Who has influenced your photography? Quite a few people. Sally Mann for one. I admire her incredibly controversial work of her children. I love that despite so much opposition, she never allowed someone else’s opinion to influence her dedication to the art of photography. I refer to Sally when I am feeling the pressures to play it safe and appease the masses. Salvador Dali is my favorite artist. He was never afraid to evolve as an artist as his outside world progressed. You can visually see this if you look at his work in chronological order. His vision reminds me that it’s ok to allow my work to change as I do and the world around me does.
What is your creative vision? What do you desire to express with your photos? I want my viewer to always feel something when they look at a picture I have made. Whether it’s laughter or humility, compassion or curiosity I want my pictures to tell a story that needs absolutely no explanation.
What influences your work or photographic style? (Art, music, movies, books, fashion, people, nature, etc) Human relationships. 100%! I am fascinated with how people relate to one another and how I, the viewer, in turn interact and relate to them.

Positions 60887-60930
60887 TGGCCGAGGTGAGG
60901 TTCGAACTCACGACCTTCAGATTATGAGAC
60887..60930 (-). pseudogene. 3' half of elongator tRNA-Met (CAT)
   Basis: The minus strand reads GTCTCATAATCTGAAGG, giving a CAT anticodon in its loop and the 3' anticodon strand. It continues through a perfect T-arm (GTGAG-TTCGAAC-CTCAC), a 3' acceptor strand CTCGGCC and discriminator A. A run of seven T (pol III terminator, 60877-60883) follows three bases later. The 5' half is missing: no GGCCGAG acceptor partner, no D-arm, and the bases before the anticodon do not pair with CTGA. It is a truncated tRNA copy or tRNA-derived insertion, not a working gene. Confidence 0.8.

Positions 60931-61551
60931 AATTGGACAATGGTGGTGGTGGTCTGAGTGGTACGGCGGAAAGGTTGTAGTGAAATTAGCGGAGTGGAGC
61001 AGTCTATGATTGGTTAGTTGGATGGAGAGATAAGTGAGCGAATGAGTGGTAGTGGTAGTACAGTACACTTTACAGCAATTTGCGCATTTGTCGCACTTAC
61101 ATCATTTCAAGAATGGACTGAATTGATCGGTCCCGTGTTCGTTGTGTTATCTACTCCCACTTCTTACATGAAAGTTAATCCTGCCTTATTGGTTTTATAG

What makes you give yourself a mental high five? When I make a picture catching 2 different people mirroring their behavior. It takes a lot of patience and persistence but it’s super awesome for me when it happens.
One thing you’d like every bride and groom to know before their wedding? At the end of the day, your photographs will be the only thing left from your wedding that you will be able to look back on. 20 years from now you probably won’t care about how many layers the cake was or how many flowers each bouquet had, which side of the table the salt and pepper was placed or what font was used for the seating assignments. However, I can guarantee you that will want to remember how it felt to dance with your parents before they passed, how much love you felt the moment you were announced “married” and how your grandmother teared up when she gave you her congratulatory hug. Consider making photography a priority even if you don’t think it matters that much now, it will matter to you on your 25th wedding anniversary.